Blue Sky Laws and Secondary Trading and Resales in Regulation A Offerings
State Blue Sky laws apply to Regulation A Offerings for both the offer and sale of securities by the issuer and the resale by investors. A sometimes overlooked consideration in Regulation A+ offerings is how these State Blue Sky laws impact liquidity and resales by investors in the offering, referred to as secondary sales. Considering market liquidity for investors is important for a successful capital raise so that investors understand their exit strategy.
Generally, every offer and sale of a security must either be registered with the U.S. Securities & Exchange Commission (“SEC”) or the offer and sale must qualify for a SEC Exemption from registration. This is true for both offerings by the issuer of the securities and resales by investors who purchase the issuer’s securities. Like the federal securities laws, State Blue Sky laws provide for securities registration and exemptions from such registration.
The trading of issuers listed on National Security Exchanges such as the New York Stock Exchange (“NYSE”) and the NASDAQ Stock Market (“NASDAQ”) are exempt from State Blue Sky laws that govern secondary trading. Notwithstanding the fact that companies quoted on the OTC Markets must comply with State Blue Sky laws and investors in OTC Markets issuers must comply with the rules applicable to resales for the securities they purchase in Regulation A Offerings.
Regulation A Tier 1 v Tier 2 –State Blue Sky Compliance in Regulation A Offerings
There are two offering tiers, Tier 1 and Tier 2 in Regulation A+ and each is treated differently under both SEC and State Blue Sky laws.
Regulation A+ Tier 1 provides an exemption from SEC registration, which allows an issuer to raise up to $20 million in a 12-month period. Tier 2 of Regulation A increases this amount to $50 million in a 12-month period. An issuer proposing less than $20 million securities can choose to continue under Regulation A+’s Tier 1 or Tier 2 so long as they comply with the applicable requirements.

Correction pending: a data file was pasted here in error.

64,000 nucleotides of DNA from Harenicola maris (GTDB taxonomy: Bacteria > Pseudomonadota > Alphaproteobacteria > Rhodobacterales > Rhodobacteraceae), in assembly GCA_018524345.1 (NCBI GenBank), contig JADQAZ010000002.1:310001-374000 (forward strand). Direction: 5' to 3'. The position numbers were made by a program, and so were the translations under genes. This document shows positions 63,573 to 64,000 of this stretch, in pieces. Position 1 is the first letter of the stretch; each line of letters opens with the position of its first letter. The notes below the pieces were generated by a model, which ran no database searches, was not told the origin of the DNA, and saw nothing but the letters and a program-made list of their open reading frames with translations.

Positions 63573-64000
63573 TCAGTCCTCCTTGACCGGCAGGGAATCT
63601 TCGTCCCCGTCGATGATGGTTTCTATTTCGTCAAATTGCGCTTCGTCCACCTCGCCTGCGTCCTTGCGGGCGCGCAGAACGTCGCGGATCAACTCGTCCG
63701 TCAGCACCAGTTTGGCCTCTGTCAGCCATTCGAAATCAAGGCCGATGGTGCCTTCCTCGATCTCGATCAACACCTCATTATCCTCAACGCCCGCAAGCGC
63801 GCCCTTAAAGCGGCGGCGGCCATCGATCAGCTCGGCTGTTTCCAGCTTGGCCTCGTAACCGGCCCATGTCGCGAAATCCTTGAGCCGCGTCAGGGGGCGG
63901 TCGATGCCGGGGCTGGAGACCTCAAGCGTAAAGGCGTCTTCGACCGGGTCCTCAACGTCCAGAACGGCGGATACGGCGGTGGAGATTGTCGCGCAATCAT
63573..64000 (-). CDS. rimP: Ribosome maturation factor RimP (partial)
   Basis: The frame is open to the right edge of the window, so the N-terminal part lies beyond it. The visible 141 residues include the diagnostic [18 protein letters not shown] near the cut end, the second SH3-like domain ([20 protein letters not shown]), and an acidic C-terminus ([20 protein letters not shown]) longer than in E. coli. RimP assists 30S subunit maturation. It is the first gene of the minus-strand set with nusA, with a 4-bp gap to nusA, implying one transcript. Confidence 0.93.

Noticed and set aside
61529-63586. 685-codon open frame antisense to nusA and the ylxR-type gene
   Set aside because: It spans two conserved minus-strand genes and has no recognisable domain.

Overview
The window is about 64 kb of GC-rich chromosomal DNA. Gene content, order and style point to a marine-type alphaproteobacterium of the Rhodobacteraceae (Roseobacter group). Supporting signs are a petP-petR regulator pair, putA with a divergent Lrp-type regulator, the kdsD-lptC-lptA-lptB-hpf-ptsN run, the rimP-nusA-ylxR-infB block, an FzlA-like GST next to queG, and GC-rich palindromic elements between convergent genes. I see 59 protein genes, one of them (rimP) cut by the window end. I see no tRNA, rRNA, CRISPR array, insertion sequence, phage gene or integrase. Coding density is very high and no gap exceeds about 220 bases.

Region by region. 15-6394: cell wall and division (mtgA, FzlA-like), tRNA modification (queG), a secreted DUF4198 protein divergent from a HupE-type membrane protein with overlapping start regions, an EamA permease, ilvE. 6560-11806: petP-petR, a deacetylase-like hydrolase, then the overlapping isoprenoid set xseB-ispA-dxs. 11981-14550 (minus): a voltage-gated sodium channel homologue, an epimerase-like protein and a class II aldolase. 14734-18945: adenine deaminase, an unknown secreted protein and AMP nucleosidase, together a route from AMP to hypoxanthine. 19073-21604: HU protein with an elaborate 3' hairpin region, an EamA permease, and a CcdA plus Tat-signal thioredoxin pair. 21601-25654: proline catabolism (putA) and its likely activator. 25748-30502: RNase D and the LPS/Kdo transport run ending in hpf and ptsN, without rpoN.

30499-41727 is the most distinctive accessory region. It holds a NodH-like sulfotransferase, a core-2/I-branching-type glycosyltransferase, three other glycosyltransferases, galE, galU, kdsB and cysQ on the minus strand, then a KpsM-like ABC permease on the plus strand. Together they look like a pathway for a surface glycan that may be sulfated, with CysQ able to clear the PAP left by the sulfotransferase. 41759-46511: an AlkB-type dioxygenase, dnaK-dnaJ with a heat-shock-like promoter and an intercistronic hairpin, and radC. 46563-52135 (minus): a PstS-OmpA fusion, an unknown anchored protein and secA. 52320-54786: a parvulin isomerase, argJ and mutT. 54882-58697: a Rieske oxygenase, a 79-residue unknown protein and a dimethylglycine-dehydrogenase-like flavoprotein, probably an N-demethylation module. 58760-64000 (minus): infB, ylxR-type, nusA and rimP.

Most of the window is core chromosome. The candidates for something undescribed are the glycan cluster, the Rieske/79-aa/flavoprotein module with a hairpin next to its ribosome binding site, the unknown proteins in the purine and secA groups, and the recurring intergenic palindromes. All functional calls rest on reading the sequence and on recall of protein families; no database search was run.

Companies making securities offerings under Regulation A+ Tier 1 must comply with the specific rules and regulations of each state where it plans to offer and sell the securities. Companies are encouraged to utilize the North American Securities Administrators Association (“NASAA”) review program. Under the NASAA coordinated review program, issuers conducting Regulation A Tier 1 securities offerings are permitted to send their Regulation A offering materials to the administrator of the review program by email. Upon approval, the Tier 1 securities offering will be in compliance with the applicable blue sky laws in the states that participate in the NASAA coordinated review program.
Securities offerings made pursuant to Tier 2 of Regulation A+ are “covered securities” under the National Securities Markets Improvement Act of 1996 (“NSMIA”) and are exempt from state blue sky laws; however, states sometimes may require the issuer to pay a filing fee and/ or provide a copy of offering materials. It should be noted that compliance with the NSMIA does not eliminate the requirement to comply with state broker dealer and anti-fraud provisions.
Affiliate v Non-Affiliate Resales in Regulation A+ Offerings